Carnegie Takes Designers on 'Green' Tour

January 17, 2003

Briarcliff Manor, N.Y. (USA) - The demand for environmentally friendly textiles has grown. Unfortunately the stream of promotional materials, some of which make false claims about ''green-ness'' or ''sustainability'' has grown proportionately. The marketing of these products can be overwhelming.

''It is pretty scary. There is a lot of misleading information in product advertising,'' said Patricia Whempner, a senior designer who specializes in corporate interiors for the Seattle, Washington-based Callison design firm.

The provider of high-end textiles for office and healthcare installations, Carnegie, took 20 interior designers on a tour of three ''green'' Swiss mills in May. Carnegie was introducing designers to its own sources, but the six-day trip also served as a lesson in sustainability. ''Environmental textile tour 2002,'' as it was dubbed, was sponsored by mills Creation Baumann (Langenthal), Rohner Textil (Bregenz) and Ruckstuhl (Langenthal). It included lectures, discussions with mill CEOs and entertainment.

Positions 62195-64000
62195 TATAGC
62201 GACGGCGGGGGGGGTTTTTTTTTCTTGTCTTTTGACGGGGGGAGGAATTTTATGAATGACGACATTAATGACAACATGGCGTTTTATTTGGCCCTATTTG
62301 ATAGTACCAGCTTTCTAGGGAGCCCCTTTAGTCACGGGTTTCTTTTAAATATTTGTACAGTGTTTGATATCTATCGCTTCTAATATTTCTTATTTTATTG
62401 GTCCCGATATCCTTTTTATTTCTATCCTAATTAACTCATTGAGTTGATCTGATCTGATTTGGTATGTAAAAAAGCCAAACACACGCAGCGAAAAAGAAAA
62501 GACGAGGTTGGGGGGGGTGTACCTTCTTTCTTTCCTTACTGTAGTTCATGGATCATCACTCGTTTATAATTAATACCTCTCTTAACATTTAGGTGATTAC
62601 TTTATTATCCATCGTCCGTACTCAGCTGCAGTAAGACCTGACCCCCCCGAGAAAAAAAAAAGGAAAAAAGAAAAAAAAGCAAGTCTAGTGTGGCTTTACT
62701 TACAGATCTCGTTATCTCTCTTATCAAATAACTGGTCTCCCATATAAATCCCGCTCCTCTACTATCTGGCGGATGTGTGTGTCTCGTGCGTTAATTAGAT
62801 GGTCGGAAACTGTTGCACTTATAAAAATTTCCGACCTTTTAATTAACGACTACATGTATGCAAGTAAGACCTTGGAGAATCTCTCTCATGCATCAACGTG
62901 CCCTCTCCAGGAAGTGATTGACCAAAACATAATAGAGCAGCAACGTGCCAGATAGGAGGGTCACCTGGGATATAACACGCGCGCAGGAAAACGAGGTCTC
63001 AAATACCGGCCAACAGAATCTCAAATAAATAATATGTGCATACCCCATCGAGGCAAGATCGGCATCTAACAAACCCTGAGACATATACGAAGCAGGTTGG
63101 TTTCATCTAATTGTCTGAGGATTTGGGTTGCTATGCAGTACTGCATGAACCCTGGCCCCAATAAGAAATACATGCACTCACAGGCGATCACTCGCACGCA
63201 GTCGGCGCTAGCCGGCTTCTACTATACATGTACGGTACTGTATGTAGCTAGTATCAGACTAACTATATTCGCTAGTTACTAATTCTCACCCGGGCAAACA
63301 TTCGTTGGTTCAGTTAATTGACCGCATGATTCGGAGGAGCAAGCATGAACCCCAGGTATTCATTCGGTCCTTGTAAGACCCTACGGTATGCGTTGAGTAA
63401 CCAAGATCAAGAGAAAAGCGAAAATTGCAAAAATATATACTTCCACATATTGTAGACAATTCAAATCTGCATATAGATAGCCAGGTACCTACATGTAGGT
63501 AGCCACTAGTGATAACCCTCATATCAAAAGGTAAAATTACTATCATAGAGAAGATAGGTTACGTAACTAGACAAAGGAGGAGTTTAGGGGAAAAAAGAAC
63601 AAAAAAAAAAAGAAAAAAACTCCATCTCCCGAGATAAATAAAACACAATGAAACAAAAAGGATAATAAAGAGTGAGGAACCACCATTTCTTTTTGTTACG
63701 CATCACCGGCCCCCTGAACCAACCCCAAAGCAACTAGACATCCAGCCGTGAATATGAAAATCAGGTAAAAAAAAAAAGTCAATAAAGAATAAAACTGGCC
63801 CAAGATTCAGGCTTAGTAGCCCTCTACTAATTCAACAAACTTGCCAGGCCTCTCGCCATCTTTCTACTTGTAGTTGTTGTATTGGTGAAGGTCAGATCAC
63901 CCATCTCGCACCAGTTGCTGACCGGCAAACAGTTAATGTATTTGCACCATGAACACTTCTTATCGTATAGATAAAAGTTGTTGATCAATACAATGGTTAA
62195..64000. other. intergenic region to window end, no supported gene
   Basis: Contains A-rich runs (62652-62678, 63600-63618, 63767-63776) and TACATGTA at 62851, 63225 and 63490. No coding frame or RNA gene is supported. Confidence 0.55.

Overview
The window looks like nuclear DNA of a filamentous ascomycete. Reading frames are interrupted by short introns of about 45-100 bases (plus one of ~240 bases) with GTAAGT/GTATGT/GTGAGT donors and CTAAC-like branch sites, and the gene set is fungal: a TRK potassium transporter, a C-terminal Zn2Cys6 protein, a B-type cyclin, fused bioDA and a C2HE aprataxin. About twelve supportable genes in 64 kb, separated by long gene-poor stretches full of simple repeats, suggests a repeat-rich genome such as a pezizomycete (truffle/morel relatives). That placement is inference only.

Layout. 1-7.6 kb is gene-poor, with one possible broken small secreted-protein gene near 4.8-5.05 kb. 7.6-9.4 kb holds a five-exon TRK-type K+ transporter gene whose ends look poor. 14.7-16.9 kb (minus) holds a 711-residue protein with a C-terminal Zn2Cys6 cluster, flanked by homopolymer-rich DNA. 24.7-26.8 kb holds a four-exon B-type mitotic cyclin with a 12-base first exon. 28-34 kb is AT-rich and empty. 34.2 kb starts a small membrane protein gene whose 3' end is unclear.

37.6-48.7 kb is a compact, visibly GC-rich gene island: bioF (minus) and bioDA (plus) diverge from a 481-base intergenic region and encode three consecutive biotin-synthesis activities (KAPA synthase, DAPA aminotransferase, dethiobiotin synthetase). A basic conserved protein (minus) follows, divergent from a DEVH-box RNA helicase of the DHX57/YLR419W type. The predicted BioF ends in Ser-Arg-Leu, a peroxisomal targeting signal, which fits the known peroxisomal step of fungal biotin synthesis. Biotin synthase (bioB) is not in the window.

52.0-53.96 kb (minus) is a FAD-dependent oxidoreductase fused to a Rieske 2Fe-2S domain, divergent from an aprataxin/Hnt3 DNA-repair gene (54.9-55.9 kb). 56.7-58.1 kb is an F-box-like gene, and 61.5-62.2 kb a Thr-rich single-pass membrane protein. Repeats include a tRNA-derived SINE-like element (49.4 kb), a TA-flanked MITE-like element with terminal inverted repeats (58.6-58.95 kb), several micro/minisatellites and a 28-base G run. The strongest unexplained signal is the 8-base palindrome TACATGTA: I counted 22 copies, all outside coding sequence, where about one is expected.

The designers who took the trip called the experience enlightening - one said there was so much information it was like ''taking a drink from a fire hose'' - and they agreed you need to infuse the buying process with healthy doses of interrogation and research.

''It's a complex issue,'' said Donna Ford, a designer and associate partner at ZGF (Portland, Ore.). ''It makes you think more and question companies more carefully. You can't just take people's word as the final word. You have to do the research yourself. The more you're educated about what makes a product sustainable, the better equipped you are to do an analysis of your own.''

Interior designer Cindy Schmidt of Mithun (Seattle), stressed the importance of questioning the supplier. ''Some suppliers will tell you, 'Our stuff is green.' My question is, 'Is it only 5 percent green or is it each step in the process?' It's a much deeper issue than what's on the surface. It's how they procure their raw material, how it's manufactured. What effect does it have on the people picking it?'' said Schmidt.

''I walked away from that tour thinking about humanity and how we approach people who work for us to bring us the things that we specify.''

''Sustainable means no negative impact to humanity,'' said Tara Hill, a senior project designer at Atlanta, Georgia-based HOK. ''Twenty-five percent of the world's insecticides are made just so we can crop cotton. Meanwhile the person picking it has lost their fingers. So is cotton that sustainable?'' F&FI

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